Pakistan is one of three countries where polio is still endemic. Nine workers helping in anti-polio vaccination campaigns were killed last month by militant gunmen and the killings this week of five female teachers and two aid workers may also have been linked to their work on the polio campaigns.
Residents in Angoor Adda and Wana, the biggest town in South Waziristan, said mosque loudspeakers announced Nazir's death. One resident, Ajaz Khan, said 5,000 to 10,000 people attended the funeral of Nazir and six other people in Angoor Adda.
Ahmed Yar, a resident who attended the funeral, said Nazir's body was badly burned and his face unrecognizable.
Reports of individual deaths in such cases are often difficult to independently verify. Pakistani and foreign journalists have a hard time traveling to the remote areas where many of these strikes occur, and the U.S. rarely comments on its secretive drone program.
Nazir was active in many parts of Afghanistan and had close ties with Arab members of al-Qaida as well as the Afghan Taliban, said Mansur Mahsud, the head of the Islamabad-based FATA Research Centre, which studies the tribal regions.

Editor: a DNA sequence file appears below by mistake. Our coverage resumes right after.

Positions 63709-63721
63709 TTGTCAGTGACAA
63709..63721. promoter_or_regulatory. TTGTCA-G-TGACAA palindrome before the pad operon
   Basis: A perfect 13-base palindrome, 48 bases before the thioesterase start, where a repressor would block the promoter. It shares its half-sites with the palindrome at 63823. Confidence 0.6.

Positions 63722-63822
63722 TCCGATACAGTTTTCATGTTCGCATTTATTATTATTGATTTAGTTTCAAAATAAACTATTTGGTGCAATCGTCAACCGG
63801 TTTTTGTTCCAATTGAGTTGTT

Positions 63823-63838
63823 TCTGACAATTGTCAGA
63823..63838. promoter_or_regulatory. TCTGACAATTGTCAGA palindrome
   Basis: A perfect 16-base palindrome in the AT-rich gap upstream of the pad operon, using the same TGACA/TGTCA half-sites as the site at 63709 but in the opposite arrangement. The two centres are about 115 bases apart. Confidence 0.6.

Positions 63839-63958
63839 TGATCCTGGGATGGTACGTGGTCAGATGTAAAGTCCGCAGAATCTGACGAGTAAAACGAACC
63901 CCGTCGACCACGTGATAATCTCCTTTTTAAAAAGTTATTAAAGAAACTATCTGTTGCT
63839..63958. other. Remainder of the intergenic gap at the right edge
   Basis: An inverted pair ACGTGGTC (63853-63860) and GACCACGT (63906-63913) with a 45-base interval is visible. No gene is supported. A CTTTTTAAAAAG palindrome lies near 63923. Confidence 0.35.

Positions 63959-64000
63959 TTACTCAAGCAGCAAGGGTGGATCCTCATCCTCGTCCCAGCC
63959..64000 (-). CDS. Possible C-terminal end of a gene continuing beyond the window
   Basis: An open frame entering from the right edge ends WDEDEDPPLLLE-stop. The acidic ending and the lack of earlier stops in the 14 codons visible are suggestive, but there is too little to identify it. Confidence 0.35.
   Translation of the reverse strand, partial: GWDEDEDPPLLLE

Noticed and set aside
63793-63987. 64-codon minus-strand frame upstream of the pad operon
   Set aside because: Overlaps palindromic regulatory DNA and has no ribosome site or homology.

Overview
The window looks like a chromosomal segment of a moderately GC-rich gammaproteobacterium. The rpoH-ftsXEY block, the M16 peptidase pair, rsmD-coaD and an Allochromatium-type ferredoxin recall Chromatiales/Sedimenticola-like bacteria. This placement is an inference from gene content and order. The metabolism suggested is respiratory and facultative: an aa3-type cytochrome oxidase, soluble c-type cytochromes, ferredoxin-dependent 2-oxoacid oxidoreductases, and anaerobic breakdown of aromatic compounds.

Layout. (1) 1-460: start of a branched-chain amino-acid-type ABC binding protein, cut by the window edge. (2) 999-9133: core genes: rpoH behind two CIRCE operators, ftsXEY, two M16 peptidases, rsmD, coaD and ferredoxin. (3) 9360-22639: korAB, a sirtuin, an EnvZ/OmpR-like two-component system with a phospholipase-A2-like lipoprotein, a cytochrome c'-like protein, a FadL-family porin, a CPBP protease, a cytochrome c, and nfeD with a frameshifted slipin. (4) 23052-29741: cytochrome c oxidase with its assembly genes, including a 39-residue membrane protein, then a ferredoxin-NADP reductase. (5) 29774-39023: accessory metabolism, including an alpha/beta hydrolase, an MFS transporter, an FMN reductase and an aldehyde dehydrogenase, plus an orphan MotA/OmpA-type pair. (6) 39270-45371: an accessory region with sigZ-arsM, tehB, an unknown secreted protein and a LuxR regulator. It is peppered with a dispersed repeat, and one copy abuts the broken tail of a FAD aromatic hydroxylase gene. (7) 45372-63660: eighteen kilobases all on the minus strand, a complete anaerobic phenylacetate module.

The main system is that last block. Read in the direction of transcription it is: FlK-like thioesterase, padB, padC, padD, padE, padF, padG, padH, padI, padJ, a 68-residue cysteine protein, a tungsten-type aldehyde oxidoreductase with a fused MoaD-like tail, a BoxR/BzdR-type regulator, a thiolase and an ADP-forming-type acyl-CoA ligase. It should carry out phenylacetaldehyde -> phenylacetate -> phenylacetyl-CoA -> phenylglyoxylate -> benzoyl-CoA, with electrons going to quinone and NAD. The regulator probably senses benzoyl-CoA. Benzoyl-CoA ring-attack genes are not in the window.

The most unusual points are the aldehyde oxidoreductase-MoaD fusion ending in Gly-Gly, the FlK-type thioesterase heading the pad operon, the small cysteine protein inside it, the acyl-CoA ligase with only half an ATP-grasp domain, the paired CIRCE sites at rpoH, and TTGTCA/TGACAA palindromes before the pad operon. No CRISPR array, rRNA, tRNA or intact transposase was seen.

"His death is a great blow to the Afghan Taliban," he said.
The Taliban is a widely diverse group. The Afghan Taliban is made up mostly of Afghans who fight against U.S. and NATO troops. In Pakistan the group has been divided with some fighting the Pakistani government because of its support for the U.S. Other Taliban groups in Pakistan, such as Nazir's, focus their energies on fighting American and NATO troops in Afghanistan but have a truce with the Pakistani military.
Nazir, who was believed to be about 40 years old, had property in both Pakistan and Afghanistan. He used to be a member of Hizb-e-Islami, a militant Islamist group run by former Afghan prime minister Gulbuddin Hekmatyar. The group has thousands of fighters and followers across the north and east of Afghanistan.